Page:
I’ve compiled links that contain everything a crime writer might need to create factually correct stories. I’ve also added in-depth craft resources, blogs, and more. Many contain information for all writers — fiction or non-fiction — regardless of genre. You can reach this resource from anywhere in the site with one click, in the main menu bar, or at the top of the page. If you find this helpful, please help spread the word. If you’d prefer to get a taste of the goodies you’ll find here, read Crime Writers’ Resource.
Homicide Detective Checklist: nmsoh.org/homicide_investigator_…
Crime Scene Forensics: crimescene-forensics.com/Crime_S…
Burglary Investigations: http://crimeandclues.com/2013/01/26/burglary-investigations/2/
Violent crime analysis — MO, signature, staging, and more: http://crimeandclues.com/2013/01/26/violent-crime-scene-analysis-modus-operandi-signature-and-staging/#more-40
Criminals — The sexual sadist: http://crimeandclues.com/2013/01/26/the-criminal-sexual-sadist/
Forensics — From determining death to crime scene analysis to rate of decomp, this site has it all: http://www.exploreforensics.co.uk/
The Writers’ Forensic Blog: writersforensicsblog.wordpress.com
FBI Information on Serial Killers: fbi.gov/stats-services/publicati…
Forensic Outreach: http://www.forensicoutreach.com/
A Simplified Guide To Forensic Documentation: http://www.forensicsciencesimplified.org/docs/how.html
FBI Forensic Ink Analysis:
Glass Fracture Patterns:
Forensic Science Simplified by D.P. Lyle, MD: http://www.forensicsciencesimplified.org/index.htm
Analyzing Ballistic Evidence: http://www.amazon.com/ANALYZING-BALLISTIC-EVIDENCE-Investigator-ebook/dp/B004YWK9Q0/
Crime Scene Investigation http://www.crime-scene-investigator.net/index.html
Here’s an eye-opening post by Garry Rodgers entitled Mortis: Understanding Body Changes After Death
Everything you want to know about psychological issues, includes sections on the criminally insane. The Diagnostic and Statistical Manual for Mental Disorders. Psychopaths and sociopaths are lumped into one category, Antisocial Behaviors. This manual is commonly referred to as DSM-4 by psychiatrists, especially while testifying in court. Here’s the link: https://en.wikipedia.org/wiki/DSM-IV_codes#Dissociative_disorders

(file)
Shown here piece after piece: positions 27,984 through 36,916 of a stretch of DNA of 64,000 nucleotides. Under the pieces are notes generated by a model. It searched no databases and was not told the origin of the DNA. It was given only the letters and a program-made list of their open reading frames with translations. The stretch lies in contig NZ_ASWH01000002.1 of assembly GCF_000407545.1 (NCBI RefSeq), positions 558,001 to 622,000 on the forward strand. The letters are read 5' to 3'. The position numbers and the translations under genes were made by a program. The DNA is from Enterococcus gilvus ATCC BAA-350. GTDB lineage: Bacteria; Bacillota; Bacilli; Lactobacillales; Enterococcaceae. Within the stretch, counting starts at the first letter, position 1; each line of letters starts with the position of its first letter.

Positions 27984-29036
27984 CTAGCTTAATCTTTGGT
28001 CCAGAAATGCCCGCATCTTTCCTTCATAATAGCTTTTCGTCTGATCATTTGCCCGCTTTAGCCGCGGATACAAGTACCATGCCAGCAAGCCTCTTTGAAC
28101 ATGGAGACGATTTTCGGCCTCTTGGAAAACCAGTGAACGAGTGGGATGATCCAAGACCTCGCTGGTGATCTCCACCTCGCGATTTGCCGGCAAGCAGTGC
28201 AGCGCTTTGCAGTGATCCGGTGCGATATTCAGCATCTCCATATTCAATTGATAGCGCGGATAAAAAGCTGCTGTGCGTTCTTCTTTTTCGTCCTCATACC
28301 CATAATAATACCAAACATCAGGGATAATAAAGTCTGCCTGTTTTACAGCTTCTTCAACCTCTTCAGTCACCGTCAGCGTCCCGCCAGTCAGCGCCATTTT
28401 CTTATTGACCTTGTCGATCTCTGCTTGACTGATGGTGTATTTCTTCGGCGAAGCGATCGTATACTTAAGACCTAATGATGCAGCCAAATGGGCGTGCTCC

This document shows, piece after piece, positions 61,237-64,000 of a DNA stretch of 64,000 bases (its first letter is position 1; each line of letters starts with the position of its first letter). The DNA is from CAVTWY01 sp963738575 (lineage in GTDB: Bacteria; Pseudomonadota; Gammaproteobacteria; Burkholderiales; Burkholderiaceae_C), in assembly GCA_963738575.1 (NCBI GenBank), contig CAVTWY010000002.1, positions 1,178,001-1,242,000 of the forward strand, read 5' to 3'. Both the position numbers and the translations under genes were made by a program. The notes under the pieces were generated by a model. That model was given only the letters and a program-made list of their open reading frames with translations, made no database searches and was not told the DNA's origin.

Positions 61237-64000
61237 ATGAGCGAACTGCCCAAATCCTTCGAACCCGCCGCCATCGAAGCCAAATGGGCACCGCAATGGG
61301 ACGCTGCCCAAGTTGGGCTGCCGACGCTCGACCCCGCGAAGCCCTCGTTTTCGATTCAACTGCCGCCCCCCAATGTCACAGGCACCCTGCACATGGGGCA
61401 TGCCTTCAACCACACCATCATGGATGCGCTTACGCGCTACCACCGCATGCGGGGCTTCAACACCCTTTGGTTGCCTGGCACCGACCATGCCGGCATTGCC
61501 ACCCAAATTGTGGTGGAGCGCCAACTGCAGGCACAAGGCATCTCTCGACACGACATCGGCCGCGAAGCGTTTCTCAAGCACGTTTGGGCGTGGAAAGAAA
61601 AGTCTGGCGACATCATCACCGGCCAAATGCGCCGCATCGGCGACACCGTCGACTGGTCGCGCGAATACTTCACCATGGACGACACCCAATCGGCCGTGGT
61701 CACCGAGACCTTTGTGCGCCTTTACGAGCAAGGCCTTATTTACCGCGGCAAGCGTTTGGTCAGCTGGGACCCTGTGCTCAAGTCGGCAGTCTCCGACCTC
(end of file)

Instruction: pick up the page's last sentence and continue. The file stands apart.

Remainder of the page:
UPDATE: The DSM-5 is out. Here’s the link: http://www.dsm5.org/Pages/Default.aspx
Experts in the field willing to answer questions for crime writers, who are bestselling crime writers themselves.
Garry Rodgers, veteran mounted police/homicide detective/coroner/firearms expert: www.dyingwords.net And here’s a link to his resource page: http://dyingwords.net/crime-writing-resources/#sthash.Hla7xwP5.dpbs
Gary released How To Write Deadly Crime Fiction (<-FREE) and How to Self-Edit Deadly Crime Fiction. I edited these guides, and gave my two-cents here and there. The first guide is mainly for aspiring writers; the second guide has advice from numerous industry professionals.
Lee Lofland, veteran officer/homicide detective/K9 handler/sniper: www.leelofland.com
Criminal Justice Writers:
Crime Writers Detective – Adam (no last name – works w/Major Crimes Div.) http://www.writersdetective.com. Adam has a new 5 week course for crime writers. The first session is free: Writers Detective 5-week Course.
Need help with weapons? Ben Sobieck, author of Writers Guide to Weapons, can help. http://www.crimefictionbook.com